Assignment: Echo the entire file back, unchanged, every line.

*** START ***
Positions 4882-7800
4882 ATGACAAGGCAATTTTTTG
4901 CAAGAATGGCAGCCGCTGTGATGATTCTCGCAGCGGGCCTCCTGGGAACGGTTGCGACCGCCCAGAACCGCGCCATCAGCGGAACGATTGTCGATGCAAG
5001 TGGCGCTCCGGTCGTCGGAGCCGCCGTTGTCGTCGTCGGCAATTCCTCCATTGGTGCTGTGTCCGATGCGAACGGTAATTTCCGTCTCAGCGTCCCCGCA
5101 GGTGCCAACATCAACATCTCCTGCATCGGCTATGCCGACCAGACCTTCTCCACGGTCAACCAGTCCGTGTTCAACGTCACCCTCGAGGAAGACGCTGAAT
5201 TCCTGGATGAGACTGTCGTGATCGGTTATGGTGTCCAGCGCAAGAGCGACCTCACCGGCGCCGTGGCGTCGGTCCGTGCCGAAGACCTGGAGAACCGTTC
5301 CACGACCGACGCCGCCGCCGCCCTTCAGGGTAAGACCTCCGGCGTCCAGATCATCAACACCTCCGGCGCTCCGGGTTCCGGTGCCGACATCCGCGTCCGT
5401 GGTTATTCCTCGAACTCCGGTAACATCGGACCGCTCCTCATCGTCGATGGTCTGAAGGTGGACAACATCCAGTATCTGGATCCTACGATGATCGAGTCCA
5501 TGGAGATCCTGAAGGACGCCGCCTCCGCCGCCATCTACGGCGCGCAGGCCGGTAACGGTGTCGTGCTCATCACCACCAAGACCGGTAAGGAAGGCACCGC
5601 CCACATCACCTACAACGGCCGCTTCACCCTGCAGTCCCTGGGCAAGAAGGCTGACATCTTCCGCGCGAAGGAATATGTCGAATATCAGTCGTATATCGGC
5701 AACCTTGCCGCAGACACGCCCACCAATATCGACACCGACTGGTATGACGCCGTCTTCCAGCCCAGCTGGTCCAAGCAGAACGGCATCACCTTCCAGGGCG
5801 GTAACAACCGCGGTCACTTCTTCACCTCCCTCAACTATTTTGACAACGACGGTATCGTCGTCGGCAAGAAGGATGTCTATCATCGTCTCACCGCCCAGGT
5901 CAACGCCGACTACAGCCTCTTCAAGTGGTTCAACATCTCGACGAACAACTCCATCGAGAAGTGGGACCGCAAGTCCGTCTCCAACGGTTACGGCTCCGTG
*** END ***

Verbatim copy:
Positions 4882-7800
4882 ATGACAAGGCAATTTTTTG
4901 CAAGAATGGCAGCCGCTGTGATGATTCTCGCAGCGGGCCTCCTGGGAACGGTTGCGACCGCCCAGAACCGCGCCATCAGCGGAACGATTGTCGATGCAAG
5001 TGGCGCTCCGGTCGTCGGAGCCGCCGTTGTCGTCGTCGGCAATTCCTCCATTGGTGCTGTGTCCGATGCGAACGGTAATTTCCGTCTCAGCGTCCCCGCA
5101 GGTGCCAACATCAACATCTCCTGCATCGGCTATGCCGACCAGACCTTCTCCACGGTCAACCAGTCCGTGTTCAACGTCACCCTCGAGGAAGACGCTGAAT
5201 TCCTGGATGAGACTGTCGTGATCGGTTATGGTGTCCAGCGCAAGAGCGACCTCACCGGCGCCGTGGCGTCGGTCCGTGCCGAAGACCTGGAGAACCGTTC
5301 CACGACCGACGCCGCCGCCGCCCTTCAGGGTAAGACCTCCGGCGTCCAGATCATCAACACCTCCGGCGCTCCGGGTTCCGGTGCCGACATCCGCGTCCGT
5401 GGTTATTCCTCGAACTCCGGTAACATCGGACCGCTCCTCATCGTCGATGGTCTGAAGGTGGACAACATCCAGTATCTGGATCCTACGATGATCGAGTCCA
5501 TGGAGATCCTGAAGGACGCCGCCTCCGCCGCCATCTACGGCGCGCAGGCCGGTAACGGTGTCGTGCTCATCACCACCAAGACCGGTAAGGAAGGCACCGC
5601 CCACATCACCTACAACGGCCGCTTCACCCTGCAGTCCCTGGGCAAGAAGGCTGACATCTTCCGCGCGAAGGAATATGTCGAATATCAGTCGTATATCGGC
5701 AACCTTGCCGCAGACACGCCCACCAATATCGACACCGACTGGTATGACGCCGTCTTCCAGCCCAGCTGGTCCAAGCAGAACGGCATCACCTTCCAGGGCG
5801 GTAACAACCGCGGTCACTTCTTCACCTCCCTCAACTATTTTGACAACGACGGTATCGTCGTCGGCAAGAAGGATGTCTATCATCGTCTCACCGCCCAGGT
5901 CAACGCCGACTACAGCCTCTTCAAGTGGTTCAACATCTCGACGAACAACTCCATCGAGAAGTGGGACCGCAAGTCCGTCTCCAACGGTTACGGCTCCGTG